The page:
* [[Magicana]] column in [[Genii]] for many years.
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* [[Magicana]] column in [[Genii]] for many years. Began Vol. 29, No. 3, nov. 1964.
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{{References}}
  
[[Category:Biographies|Miller]]
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[[Category:Biographies]]
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{{DEFAULTSORT:Miller,Charlie}}

Revision as of 15:36, 19 November 2012

Charlie Miller (May 25, 1909 - August 13,1989 ), born Charles Earl Miller in Indianapolis, was an magician, author and renowned expert in pure sleight of hand magic.

Charlie Miller

Cover of Genii (November 1964)
BornCharles Earl Miller
May 25, 1909
Indianapolis, Indiana
DiedAugust 13, 1989 (age 80)
Los Angeles

Contents

Biography

Miller was born to a family that was well off. His father was a piano manufacturer in Indianapolis and he was educated by a private tutor. He became obsessed with sleight of hand magic and by the time he was twenty, he was recognized as one of the best in the country.


During the 1930's Charlie was associated with Faucett Ross, Dai Vernon, Rolland Hamblen, Manuel, Tommy Martin, Long Tack Sam and Max Malini. During World War II Charlie performed in USO and in night clubs.

In 1932, Miller and Dai Vernon packed their cards and went to Wichita searching for Allan Kennedy who could deal cards out of the middle of the deck, which is documented in the book The Magician and the Cardsharp by Karl Johnson.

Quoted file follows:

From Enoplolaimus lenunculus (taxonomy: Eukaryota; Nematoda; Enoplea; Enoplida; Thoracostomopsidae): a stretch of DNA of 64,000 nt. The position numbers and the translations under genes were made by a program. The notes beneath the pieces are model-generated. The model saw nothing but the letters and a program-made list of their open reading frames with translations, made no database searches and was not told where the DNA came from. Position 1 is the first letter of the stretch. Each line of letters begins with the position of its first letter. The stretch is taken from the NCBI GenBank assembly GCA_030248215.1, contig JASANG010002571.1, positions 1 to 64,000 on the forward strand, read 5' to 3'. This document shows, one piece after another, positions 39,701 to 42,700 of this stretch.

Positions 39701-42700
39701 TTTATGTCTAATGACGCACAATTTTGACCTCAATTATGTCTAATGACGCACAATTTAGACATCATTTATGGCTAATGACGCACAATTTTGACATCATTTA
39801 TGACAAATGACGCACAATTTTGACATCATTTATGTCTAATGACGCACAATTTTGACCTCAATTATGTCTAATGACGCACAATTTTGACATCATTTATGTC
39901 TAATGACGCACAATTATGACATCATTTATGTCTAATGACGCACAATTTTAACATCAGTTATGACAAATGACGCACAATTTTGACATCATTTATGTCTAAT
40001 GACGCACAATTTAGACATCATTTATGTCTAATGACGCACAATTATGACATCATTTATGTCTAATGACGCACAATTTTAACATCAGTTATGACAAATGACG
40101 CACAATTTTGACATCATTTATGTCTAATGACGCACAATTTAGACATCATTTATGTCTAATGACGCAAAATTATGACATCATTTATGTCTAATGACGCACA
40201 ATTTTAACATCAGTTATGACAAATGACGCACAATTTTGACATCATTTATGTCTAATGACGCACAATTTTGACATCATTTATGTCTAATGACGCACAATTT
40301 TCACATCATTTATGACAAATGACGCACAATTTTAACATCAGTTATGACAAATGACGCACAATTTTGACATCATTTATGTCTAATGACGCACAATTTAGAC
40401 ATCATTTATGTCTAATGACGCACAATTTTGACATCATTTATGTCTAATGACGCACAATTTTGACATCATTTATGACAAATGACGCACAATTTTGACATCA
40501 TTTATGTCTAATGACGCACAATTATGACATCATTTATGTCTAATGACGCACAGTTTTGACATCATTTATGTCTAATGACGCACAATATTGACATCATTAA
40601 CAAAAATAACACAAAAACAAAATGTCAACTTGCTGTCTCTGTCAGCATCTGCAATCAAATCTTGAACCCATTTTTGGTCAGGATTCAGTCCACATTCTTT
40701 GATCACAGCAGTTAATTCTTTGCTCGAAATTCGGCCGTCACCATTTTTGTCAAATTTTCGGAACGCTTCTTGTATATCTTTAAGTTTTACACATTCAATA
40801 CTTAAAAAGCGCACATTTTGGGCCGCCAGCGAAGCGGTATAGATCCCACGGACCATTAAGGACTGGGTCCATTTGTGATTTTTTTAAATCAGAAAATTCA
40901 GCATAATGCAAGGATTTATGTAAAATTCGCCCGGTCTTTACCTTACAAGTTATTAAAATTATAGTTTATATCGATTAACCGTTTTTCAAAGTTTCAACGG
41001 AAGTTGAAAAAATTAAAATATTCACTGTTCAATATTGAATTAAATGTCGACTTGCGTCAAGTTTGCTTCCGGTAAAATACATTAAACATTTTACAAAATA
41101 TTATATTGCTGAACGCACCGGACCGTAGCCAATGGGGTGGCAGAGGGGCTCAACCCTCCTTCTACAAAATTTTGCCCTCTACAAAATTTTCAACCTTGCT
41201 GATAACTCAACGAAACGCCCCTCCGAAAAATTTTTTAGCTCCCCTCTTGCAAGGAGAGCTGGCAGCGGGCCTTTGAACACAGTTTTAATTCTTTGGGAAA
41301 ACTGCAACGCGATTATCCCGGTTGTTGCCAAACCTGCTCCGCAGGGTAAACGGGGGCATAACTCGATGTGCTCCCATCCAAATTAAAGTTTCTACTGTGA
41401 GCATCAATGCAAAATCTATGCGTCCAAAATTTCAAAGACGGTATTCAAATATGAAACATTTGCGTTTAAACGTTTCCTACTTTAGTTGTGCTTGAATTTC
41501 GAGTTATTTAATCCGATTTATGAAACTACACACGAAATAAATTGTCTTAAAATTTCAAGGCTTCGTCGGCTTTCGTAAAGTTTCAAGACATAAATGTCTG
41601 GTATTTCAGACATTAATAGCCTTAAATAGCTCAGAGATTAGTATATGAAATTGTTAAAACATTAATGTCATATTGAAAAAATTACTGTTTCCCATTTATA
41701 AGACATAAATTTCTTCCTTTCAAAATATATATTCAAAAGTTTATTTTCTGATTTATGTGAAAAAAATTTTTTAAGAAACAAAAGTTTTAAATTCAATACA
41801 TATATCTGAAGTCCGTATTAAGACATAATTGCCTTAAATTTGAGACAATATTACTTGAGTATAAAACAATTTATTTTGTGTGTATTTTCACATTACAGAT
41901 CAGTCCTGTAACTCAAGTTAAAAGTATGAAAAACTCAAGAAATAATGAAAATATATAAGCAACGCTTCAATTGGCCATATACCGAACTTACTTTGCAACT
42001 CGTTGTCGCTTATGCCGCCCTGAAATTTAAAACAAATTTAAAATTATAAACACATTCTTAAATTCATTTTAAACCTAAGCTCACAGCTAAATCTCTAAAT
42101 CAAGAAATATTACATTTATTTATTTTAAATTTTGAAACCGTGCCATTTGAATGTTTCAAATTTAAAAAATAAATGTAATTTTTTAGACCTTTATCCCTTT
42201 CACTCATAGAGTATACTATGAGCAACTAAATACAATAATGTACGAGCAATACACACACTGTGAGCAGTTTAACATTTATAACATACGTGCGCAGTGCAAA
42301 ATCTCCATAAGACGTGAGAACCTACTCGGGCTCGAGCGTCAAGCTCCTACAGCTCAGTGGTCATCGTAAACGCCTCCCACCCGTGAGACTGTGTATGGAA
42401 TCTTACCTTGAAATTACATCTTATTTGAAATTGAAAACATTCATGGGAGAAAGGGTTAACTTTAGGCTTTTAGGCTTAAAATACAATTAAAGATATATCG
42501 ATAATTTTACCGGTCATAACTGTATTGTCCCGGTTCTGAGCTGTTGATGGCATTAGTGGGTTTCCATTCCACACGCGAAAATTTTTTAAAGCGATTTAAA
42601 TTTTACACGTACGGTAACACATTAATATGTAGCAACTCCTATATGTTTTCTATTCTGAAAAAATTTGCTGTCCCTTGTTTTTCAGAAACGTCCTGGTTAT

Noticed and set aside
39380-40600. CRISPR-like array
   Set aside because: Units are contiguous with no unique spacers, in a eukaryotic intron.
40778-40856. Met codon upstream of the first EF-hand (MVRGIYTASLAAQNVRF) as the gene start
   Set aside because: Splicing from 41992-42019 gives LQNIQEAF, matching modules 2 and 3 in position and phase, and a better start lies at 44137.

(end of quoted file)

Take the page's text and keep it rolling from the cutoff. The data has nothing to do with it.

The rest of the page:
He was voted one of the ten living Card Stars in 1955 in a survey done by the editor of the New Phoenix who polled the six surviving members of the original "Card Stars of the U.S.A." by John Northern Hilliard in his book Greater Magic to pick four more.

Some of his immense store of magical knowledge and wisdom has been recorded in the book An Evening With Charlie Miller written by Robert Parrish (1961).

He was editor of the long running series in Genii magazine called "Magicana" (which some day may get made into a book by Richard Kaufman). One of his trademarks was always signing his name thrice: Charlie Miller Charlie Miller Charlie Miller.

Miller was a remarkably facile cardman with a prodigious memory, who could perform things shown to him 50 years earlier. His skill was thought by many to be equal to Dai Vernon's. Richard Kaufman has noted that at a private lecture at Herb Zarrow's house in the 1980s, he saw Miller do any sleight called for from Expert at the Card Table, including all the esoteric shifts and false deals and palms with unequaled skill.[1][2][3][4][5][6][7]

Quotes

  • "A friend of mine picked up a deck of cards and said he was going to show me a faro trick. I took out a gun and shot him." Charlie Miller - The Pallbearers Review, Vol. 5, No.1, page 292.

Awards and honors

Publications

References

  1. New Phoenix, no. 328, July 1955, page 123
  2. The Linking Ring, Vol. 35, No. 3, May 1955, Who Is Charlie Miller? by Bill Dodson, page 21
  3. An Evening With Charlie Miller, by Robert Parrish (1961), About Charlie Miller, page 5
  4. Cover Genii 1964 November
  5. Obit Genii, Vol. 52, No. 11, May 1989,Charles Earle Miller 1909–1989 by John Thompson, page 745
  6. Linking Ring, October 1989 (Obit)
  7. Words about Wizards by Robert Parrish (1994)